In addition, a study on LAC participants in Chinese PME programs could offer valuable insights. This research could shed light on the career progression and roles of these individuals, as well as how they apply their education from China in their assignments. Analyzing their contributions in areas such as doctrine development, research and development, strategic projects, or international relations would provide insights into how LAC countries value and leverage the education of those who studied in China.

Furthermore, there is limited information available regarding Chinese PME efforts involving NCOs. Exploring this area would be worthwhile to understand how China engages LAC NCOs in military education, the nature of their involvement, and the objectives of the exchanges or programs. ♦

MAJ Matthew A. Hughes, US Army

Major Hughes is a US Army Foreign Area Officer (Western Hemisphere) currently assigned to US Army South. He holds a Master of International Public Policy degree (Johns Hopkins SAIS), an MA in intelligence studies (American Military University), and a BS in Arabic/Spanish with a minor in terrorism studies (United States Military Academy).


1 Jason H. Campbell et al., U.S. Resourcing to National Security Interests in Latin America and the Caribbean in the Context of Adversary Activities in the Region (Santa Monica, CA: RAND Corporation, 2022), 45 and 116,

2 Army Regulation 350-1: Army Training and Leader Development (Washington, DC: Department of the Army, 2017), 235,

3 Alexander Korolev, “How closely aligned are China and Russia? Measuring strategic cooperation in IR,” International Politics 57 [2020], 768,

4 Campbell et al., U.S. Resourcing to National Security Interests, 45.

5 Campbell et al., U.S. Resourcing to National Security Interests, 116.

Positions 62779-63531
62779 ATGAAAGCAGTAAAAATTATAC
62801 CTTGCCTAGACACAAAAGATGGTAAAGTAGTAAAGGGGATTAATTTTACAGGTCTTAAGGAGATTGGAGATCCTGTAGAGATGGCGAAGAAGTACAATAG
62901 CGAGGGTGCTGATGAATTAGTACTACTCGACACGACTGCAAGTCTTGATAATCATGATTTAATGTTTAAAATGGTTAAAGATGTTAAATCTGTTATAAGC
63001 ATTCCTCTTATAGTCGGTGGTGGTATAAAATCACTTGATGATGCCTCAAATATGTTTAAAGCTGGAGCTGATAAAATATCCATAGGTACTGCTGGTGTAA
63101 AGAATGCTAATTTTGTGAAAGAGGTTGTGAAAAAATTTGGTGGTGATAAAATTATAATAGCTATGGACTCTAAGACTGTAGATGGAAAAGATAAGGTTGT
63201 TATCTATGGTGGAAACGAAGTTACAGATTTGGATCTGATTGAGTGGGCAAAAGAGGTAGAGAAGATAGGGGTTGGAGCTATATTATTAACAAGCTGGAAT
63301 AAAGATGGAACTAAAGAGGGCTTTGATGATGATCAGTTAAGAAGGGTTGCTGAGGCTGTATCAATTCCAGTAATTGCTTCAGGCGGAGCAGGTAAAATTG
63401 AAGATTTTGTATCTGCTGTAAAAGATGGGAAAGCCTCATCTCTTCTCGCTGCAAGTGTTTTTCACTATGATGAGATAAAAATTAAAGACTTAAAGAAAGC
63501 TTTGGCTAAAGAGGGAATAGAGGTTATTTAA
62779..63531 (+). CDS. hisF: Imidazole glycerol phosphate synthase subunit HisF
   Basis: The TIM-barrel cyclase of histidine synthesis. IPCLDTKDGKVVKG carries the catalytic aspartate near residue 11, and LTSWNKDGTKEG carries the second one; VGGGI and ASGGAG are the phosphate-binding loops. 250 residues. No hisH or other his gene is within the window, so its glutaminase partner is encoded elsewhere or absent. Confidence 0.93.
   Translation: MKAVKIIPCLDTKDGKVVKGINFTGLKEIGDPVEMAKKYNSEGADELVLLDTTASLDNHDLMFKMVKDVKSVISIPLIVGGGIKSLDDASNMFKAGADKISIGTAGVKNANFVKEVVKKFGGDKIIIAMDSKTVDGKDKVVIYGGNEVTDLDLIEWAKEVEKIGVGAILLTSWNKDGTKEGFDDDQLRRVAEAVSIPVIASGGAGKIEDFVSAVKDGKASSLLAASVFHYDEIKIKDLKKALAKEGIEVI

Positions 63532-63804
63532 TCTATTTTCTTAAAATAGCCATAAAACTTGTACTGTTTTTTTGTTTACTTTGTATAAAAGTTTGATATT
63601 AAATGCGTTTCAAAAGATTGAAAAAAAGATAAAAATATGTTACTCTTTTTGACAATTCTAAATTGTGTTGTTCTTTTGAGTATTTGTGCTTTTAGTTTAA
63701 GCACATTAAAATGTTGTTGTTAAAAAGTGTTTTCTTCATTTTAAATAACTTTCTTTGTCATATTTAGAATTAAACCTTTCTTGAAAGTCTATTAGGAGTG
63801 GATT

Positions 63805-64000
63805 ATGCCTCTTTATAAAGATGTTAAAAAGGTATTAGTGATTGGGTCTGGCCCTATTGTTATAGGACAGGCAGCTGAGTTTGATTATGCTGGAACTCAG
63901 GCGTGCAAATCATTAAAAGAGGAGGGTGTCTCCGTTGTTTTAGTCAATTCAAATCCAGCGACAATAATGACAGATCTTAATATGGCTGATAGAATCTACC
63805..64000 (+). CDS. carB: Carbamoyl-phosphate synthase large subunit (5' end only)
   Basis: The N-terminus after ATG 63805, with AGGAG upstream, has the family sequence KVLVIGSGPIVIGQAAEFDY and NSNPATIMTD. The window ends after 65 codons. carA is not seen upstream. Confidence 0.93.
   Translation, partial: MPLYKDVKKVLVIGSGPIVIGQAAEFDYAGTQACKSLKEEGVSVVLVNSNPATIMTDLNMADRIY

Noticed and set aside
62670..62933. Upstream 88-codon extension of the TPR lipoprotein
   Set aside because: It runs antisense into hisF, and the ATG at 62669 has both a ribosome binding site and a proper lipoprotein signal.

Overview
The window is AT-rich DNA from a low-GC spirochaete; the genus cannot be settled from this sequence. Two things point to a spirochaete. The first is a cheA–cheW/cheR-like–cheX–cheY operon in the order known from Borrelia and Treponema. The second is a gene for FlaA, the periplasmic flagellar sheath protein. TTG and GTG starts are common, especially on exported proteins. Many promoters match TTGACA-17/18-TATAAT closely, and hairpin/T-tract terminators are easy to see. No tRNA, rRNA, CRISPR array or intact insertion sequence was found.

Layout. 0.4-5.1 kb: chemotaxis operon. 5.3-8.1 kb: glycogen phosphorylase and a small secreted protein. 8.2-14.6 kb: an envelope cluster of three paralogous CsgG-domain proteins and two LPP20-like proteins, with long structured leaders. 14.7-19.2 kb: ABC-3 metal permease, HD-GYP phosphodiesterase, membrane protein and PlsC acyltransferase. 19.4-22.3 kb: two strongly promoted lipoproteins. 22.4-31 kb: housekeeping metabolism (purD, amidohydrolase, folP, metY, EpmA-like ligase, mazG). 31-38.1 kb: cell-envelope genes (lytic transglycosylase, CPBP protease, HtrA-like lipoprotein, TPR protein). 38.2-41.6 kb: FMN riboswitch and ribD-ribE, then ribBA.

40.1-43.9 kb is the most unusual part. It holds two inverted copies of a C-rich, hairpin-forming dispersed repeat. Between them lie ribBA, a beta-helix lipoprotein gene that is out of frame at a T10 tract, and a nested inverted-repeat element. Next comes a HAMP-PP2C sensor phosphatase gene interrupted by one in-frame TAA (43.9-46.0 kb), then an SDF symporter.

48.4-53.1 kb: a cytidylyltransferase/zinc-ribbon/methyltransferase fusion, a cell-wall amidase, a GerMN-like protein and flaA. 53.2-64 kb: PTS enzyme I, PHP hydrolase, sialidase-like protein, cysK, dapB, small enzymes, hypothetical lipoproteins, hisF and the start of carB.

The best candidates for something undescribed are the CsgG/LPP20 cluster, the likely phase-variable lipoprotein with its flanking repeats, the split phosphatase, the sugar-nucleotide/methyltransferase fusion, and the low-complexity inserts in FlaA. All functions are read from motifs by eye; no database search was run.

6 China’s Policy Paper on Latin America and the Caribbean (Beijing: Ministry of Foreign Affairs of the People’s Republic of China, 20 April 2009), part IV, sec. 4, para. 1–3,

7 Robert G. Sutter, Chinese Foreign Relations, 5th ed. (Lanham, MD: Rowman & Littlefield, 2021), 298, as paraphrased in Campbell et al., U.S. Resourcing to National Security Interests, 45. Seven of the thirteen countries in the world that still recognize Taiwan as a sovereign nation are in LAC: Belize, Guatemala, Haiti, Paraguay, Saint Kitts and Nevis, Saint Lucia, and Saint Vincent and the Grenadines.

8 China’s Policy Paper, part IV, sec. 4, para. 1–3.

9 China’s Policy Paper on Latin America and the Caribbean (Beijing: Ministry of Foreign Affairs of the People’s Republic of China, 24 November 2016), part IV, sec. 6, para. 1,

10 The policy paper was published on 24 November 2016, in the wake of the Battle of Juba in South Sudan (7–11 July 2016), for which Chinese peacekeepers were criticized for allegedly abandoning their posts. The LAC region has a variety of peacekeeping educational and certification centers operated by military units, which also emphasize joint operations—a priority for the People’s Liberation Army since the 1990s. On this, see Edmund J. Burke et al., People’s Liberation Army Operational Concepts (RAND Corporation: Santa Monica, CA, 2020), 5–6,